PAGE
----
In another aspect the present invention provides a printhead module comprising at least first and second rows of print nozzles that extend along at least part of a pagewidth to be printed, each nozzle including first circuitry of a first type and second circuitry of a second type, such that, in plan view, the first and second circuitry are generally located at opposite ends of the nozzle, wherein the nozzles are orientated such that the first circuitry of the nozzles of the first row are closer to the first circuitry of the nozzles of the second row than to the second circuitry of the nozzles of the second row.

Preferably the respective positions of the first and second circuitry of each nozzle of the first row are rotated 180 degrees relative to the respective positions of the first and second circuitry of the corresponding nozzles in the second row.

Preferably the first and second circuitry of each nozzle are positioned in a line perpendicular to the pagewidth.

Preferably first and second rows of nozzles at least partially interlock.

Preferably the first circuitry of each nozzle in the first row at least partially interlocks with the first circuitry of at least one adjacent nozzle from the second row.

Preferably each of at least a majority of nozzles in the first row is paired with a corresponding nozzle in the second row.

Preferably the printhead module includes a plurality of first rows and second rows, each of the first rows being paired with one of the second rows.

Preferably the first and second rows are configured to print the same color.

Preferably the first and second rows are configured to print the same ink.

Preferably the first and second rows are coupled to the same ink supply.

Preferably printhead according to claim 10, including a plurality of first rows and second rows, each of the first rows being paired with one of the second rows, wherein the first and second rows in each pair are configured to print the same ink as each other.

Preferably the first and second rows in each pair are coupled to the same ink supply.

Preferably the first and second rows are configured to share at least one power supply node.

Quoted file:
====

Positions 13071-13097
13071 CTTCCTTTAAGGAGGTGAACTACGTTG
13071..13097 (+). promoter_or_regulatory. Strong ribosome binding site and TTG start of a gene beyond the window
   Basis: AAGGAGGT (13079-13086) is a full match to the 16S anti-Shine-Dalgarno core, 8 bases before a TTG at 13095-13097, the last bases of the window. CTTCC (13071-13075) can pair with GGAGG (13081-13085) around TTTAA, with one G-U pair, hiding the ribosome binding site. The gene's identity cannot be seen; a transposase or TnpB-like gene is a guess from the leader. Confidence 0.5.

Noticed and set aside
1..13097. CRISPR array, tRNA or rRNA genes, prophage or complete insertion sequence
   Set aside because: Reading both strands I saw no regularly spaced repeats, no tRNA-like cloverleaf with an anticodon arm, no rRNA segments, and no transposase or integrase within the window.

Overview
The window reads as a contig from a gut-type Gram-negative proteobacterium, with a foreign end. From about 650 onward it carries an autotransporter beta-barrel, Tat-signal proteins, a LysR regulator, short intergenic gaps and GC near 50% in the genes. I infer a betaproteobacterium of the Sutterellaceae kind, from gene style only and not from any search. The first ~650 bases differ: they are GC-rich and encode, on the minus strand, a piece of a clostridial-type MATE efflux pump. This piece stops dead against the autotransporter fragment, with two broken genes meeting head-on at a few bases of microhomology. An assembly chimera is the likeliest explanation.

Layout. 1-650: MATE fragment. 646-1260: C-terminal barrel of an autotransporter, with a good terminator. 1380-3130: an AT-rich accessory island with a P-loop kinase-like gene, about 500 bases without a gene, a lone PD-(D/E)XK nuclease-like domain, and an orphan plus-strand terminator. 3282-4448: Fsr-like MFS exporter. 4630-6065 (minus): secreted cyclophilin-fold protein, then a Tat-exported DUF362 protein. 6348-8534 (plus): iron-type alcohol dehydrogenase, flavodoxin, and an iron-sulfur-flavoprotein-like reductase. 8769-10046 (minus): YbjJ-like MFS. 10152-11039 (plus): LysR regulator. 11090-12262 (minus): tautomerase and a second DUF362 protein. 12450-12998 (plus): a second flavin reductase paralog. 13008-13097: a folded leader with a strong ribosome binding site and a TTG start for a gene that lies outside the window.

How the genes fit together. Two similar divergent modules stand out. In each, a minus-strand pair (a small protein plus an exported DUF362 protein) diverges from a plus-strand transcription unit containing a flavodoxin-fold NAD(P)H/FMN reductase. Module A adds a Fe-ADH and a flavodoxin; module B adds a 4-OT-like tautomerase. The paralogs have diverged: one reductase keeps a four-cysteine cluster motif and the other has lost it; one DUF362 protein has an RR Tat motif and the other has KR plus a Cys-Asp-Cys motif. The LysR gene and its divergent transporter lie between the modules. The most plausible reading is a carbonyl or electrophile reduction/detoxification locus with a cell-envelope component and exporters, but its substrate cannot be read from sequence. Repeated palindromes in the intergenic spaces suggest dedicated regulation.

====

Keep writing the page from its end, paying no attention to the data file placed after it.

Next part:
Preferably the power supply node is an earth.

Preferably the earth is rated to conduct current on the basis that only one of the first and second rows will be conducting current to earth at any one time.

Preferably the power supply node is a current supply conduit.

Preferably the current supply conduit is rated to conduct current on the basis that only one of the first and second rows will be sourcing current via the current supply conduit at any one time.

Preferably the first and second rows are configured to share at least one global signal.

Preferably the global signal is a fire signal.

Preferably the global signal is a clock signal.

BRIEF DESCRIPTION OF DRAWINGS

A preferred embodiment of the invention will now be described, by way of example only, with reference to the accompanying drawings, in which:

FIG. 1 shows schematics of three separate layers that comprise a unit cell (ie, a nozzle) of a printhead;

FIG. 2 shows a vertical elevation of the three layers of FIG. 1, in their operative relative positions;

FIG. 3 shows a known layout of columns and rows of the unit cells of FIGS. 1 and 2; and

FIG. 4 shows a layout of columns and rows of the unit cells of FIGS. 1 and 2, in accordance with the invention.

DETAILED DESCRIPTION OF PREFERRED EMBODIMENT

Referring to the drawings, FIG. 1 shows the three layers 2, 4, 6 that together make up a unit cell 1 (ie, a nozzle) 1 for a Memjet™ MEMS printhead. Whilst FIG. 1 shows three separate layers in plan, it will be appreciated that, in use, the unit cell is manufactured such that the layers are stacked on top of each other, as shown in side elevation in FIG. 2. It will also be understood that each of the layers 2, 4, 6 is made up of further sublayers and subcomponents, the details of which are omitted for clarity.

The lowest layer 2 contains active CMOS circuits, and is divided into two main regions. The first region contains low voltage CMOS logic circuits 8 that control whether and when the cell 1 ejects ink. The second region contains high voltage CMOS, comprising a large drive transistor 10 that provides the electric current to an actuator (see FIG. 2) that ejects the ink when enabled by the control logic.

The intermediate layer 4 is made up of CMOS metal layer structures that provide contacts to the MEMs layer 6. The drive transistor 10 connects to a drive contact area 12. A ground contact area 14 provides a return path for the current and lies physically above the control logic region 8.

The upper layer 6 is a MEMs layer that includes a MEMs actuator 17. The actuator 17 is connected at one end 16 to the drive transistor 10 through contact area 12, and at the other end 18 to ground contact area 14. The connection through the various layers is best shown in FIG. 2. It will also be noted from FIG. 1 that an ink hole 20 extends through the first and second layers 2, 4 to supply ink to the third layer 6 for expulsion by the actuator.

As shown in FIG. 3, when unit cells (ie, nozzles) 1 are arrayed in rows and columns to form a complete prior art printhead, various constraints apply to abutting cells. For clarity, only the CMOS active layer is shown but the position and orientation of the others layers will be clear to one skilled in the art based on the nozzle layout shown in FIG. 1

The control logic circuits 8 of horizontally adjacent rows of nozzles 1 generally abut directly, and global control signals are routed through this area so that they are provided to each cell. Similarly, the ground contact areas (not shown) of horizontally adjacent cells form a continuous metal strip.